Not to brag, but we’ve been around the speaking block. We’ve spoken at conferences, universities, in the middle of the ocean (on cruise ships), fundraisers, once even in a break room over a Stop & Shop supermarket (You can really catch shoplifters from up there). Despite all our experience, however, there was one very important event missing from our speaking portfolio — a mother’s retreat.
This past weekend, we got to cross that off our speaking bucket list when we headed to Rockford, Illinois to speak at a mother’s weekend retreat for Easter Seals. We won’t lie; when we pulled up to the venue (a retreat center and former convent in a remote area), we were a little concerned.
“We’re staying here for the whole weekend?” Gina cried.
“Crap! I bet they don’t have any WiFi!” cried Patty.
“It’s so quiet. We don’t do quiet! Don’t they realize that we come from a long line of loud people?” whined Gina.
“Yeah, and I’m guessing there’s no hotel bar or Manager’s Reception!” whined Patty.
Bound by contract (and a burning need to visit the ladies room), we did the only thing we could do: we grabbed our bags and texted our children:
“Spending the weekend in a convent. Pray for us!”
But after hearing some of the attendees laughing and talking, we realized we might have been too quick to judge.
“Hey Pat, they’re loud, too!” said Gina.
“Yes, they are. I wonder if they have bad habits like us,” Patty said, tipping back her head to take a gulp of a fake drink.
During our presentation the first evening, it didn’t take long for us to fall in love with them. It may have been the religious statues surrounding us, but never before had we met such an interactive and “spirited” crowd. After Gina shared a very personal ordeal involving: 1) her distraction issues; and 2) walking a leash without a dog on it, one of the attendees had the courage to share her own harrowing story; one that had her driving away from home with her cat on the roof of her car. She didn’t realize it until she saw the cat flying across her windshield. (Fortunately, the cat survived.)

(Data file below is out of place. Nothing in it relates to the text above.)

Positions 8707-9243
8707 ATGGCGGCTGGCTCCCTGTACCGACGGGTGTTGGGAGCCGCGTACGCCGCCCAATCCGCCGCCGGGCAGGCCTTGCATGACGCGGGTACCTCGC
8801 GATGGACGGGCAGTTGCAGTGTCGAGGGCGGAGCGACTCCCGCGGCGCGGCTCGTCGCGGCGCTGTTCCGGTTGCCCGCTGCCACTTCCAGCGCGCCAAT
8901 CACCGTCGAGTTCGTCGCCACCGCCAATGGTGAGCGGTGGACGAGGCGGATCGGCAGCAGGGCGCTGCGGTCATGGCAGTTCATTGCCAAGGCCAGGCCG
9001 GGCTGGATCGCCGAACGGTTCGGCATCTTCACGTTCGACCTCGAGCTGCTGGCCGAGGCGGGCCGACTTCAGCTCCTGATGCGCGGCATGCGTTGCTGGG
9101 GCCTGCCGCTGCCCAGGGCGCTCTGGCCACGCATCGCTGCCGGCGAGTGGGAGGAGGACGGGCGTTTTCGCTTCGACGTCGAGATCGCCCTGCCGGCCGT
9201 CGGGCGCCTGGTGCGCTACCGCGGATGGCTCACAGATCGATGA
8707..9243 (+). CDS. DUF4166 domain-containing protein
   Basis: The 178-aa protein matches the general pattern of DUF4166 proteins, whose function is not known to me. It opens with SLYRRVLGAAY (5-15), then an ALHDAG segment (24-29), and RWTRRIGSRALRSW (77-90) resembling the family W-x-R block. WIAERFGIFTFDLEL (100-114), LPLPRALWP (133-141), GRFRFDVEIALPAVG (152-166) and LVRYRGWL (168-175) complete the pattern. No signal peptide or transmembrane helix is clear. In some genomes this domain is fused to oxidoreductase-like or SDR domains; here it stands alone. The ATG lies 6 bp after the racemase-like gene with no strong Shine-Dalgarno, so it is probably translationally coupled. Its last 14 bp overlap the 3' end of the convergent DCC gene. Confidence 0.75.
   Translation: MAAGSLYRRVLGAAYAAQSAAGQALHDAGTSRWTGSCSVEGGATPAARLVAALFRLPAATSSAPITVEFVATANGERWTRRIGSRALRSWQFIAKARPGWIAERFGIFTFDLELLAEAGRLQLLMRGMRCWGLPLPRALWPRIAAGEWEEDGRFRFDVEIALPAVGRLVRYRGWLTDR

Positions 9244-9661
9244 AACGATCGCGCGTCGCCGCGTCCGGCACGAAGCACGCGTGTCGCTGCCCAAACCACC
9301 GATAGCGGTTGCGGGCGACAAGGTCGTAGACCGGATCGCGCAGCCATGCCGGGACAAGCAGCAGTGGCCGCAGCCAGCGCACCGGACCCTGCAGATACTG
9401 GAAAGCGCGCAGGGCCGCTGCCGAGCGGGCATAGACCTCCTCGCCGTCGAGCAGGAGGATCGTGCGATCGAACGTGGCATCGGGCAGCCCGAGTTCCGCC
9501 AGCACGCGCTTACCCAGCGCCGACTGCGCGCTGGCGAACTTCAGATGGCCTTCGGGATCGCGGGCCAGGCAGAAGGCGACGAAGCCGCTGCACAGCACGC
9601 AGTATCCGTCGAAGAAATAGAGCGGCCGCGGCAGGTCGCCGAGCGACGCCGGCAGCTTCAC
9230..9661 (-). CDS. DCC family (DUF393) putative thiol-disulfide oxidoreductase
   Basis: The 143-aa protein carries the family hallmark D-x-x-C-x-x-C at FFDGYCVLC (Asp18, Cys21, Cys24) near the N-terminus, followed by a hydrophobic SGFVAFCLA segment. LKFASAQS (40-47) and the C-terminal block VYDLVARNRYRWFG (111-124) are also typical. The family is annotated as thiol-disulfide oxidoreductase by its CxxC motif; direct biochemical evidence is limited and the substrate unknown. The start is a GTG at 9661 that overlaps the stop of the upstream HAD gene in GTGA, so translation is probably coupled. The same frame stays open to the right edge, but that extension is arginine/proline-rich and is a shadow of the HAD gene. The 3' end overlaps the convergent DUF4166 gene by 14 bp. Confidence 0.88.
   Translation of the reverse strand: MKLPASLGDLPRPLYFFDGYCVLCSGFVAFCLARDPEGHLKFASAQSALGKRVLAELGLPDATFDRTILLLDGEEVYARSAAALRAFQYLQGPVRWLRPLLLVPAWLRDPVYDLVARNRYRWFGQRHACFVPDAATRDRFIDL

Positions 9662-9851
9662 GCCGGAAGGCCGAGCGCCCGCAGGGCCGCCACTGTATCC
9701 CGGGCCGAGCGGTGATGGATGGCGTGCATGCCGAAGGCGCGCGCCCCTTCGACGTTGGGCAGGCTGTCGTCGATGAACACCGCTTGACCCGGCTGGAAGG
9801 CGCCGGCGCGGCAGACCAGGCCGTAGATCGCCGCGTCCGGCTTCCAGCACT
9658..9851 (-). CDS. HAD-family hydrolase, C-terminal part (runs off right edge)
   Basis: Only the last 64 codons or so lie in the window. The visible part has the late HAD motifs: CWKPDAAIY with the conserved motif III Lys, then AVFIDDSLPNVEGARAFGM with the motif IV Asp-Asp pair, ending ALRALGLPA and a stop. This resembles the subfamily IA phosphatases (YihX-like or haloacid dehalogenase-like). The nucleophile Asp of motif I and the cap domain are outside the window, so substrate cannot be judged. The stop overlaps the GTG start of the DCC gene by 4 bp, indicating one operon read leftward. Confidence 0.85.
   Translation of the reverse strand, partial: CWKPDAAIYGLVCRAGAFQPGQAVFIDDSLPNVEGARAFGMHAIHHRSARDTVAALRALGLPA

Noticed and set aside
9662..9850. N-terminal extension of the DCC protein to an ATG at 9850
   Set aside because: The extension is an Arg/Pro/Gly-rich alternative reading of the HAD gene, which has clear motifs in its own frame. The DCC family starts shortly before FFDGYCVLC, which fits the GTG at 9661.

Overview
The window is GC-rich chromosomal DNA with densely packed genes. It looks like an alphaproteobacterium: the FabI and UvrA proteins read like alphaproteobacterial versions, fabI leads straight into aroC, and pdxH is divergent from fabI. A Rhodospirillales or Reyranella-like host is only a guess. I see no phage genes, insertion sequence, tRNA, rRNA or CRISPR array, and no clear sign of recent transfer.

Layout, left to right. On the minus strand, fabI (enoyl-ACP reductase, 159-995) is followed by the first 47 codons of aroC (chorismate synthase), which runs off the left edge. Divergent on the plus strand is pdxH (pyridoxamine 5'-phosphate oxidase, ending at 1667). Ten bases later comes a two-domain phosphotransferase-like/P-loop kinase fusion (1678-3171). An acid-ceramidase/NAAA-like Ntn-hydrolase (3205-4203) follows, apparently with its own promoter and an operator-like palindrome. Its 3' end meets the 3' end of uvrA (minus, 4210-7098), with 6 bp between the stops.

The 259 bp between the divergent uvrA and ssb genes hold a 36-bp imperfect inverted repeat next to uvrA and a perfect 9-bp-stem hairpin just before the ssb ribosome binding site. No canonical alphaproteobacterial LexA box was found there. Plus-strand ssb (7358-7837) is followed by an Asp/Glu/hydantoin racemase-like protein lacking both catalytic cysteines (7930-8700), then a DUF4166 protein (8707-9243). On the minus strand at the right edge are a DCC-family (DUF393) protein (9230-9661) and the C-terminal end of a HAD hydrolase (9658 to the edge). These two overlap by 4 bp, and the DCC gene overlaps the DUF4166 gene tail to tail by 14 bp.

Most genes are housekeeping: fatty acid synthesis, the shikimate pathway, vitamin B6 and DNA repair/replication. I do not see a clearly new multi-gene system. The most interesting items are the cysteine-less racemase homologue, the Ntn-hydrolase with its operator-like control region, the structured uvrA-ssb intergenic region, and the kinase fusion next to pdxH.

That’s when we knew: We were among our imperfect people (and about 20,000 religious photos and statues).
Lessons in convent living
Despite all the laughs we shared that weekend, we were struck most by the support and love these women and the conference hosts had for each other. Most of the women had been coming to the retreat for years and had formed beautiful connections. They talked about the reasons that drew them there year after year — the friendships, compassion and understanding, and knowledge that they could gather from other mothers living in the trenches. And for one blissful weekend, they were allowed to do something they never really get to do as special needs parents: focus on themselves.
At the end of the weekend, these incredible ladies thanked us profusely for being a part of their group. What they didn’t realize, however, is that we were the ones who were most thankful. They had allowed us into their circle of friendship, listening to our personal stories and battles and trusting us with their own. They also allowed us to laugh in a way we hadn’t done in awhile, especially when they surprised us by taking photos with our book.
Who knew convent life could be so much fun? Had we known sooner, we might have considered venturing into that other aspect of Sisterhood.
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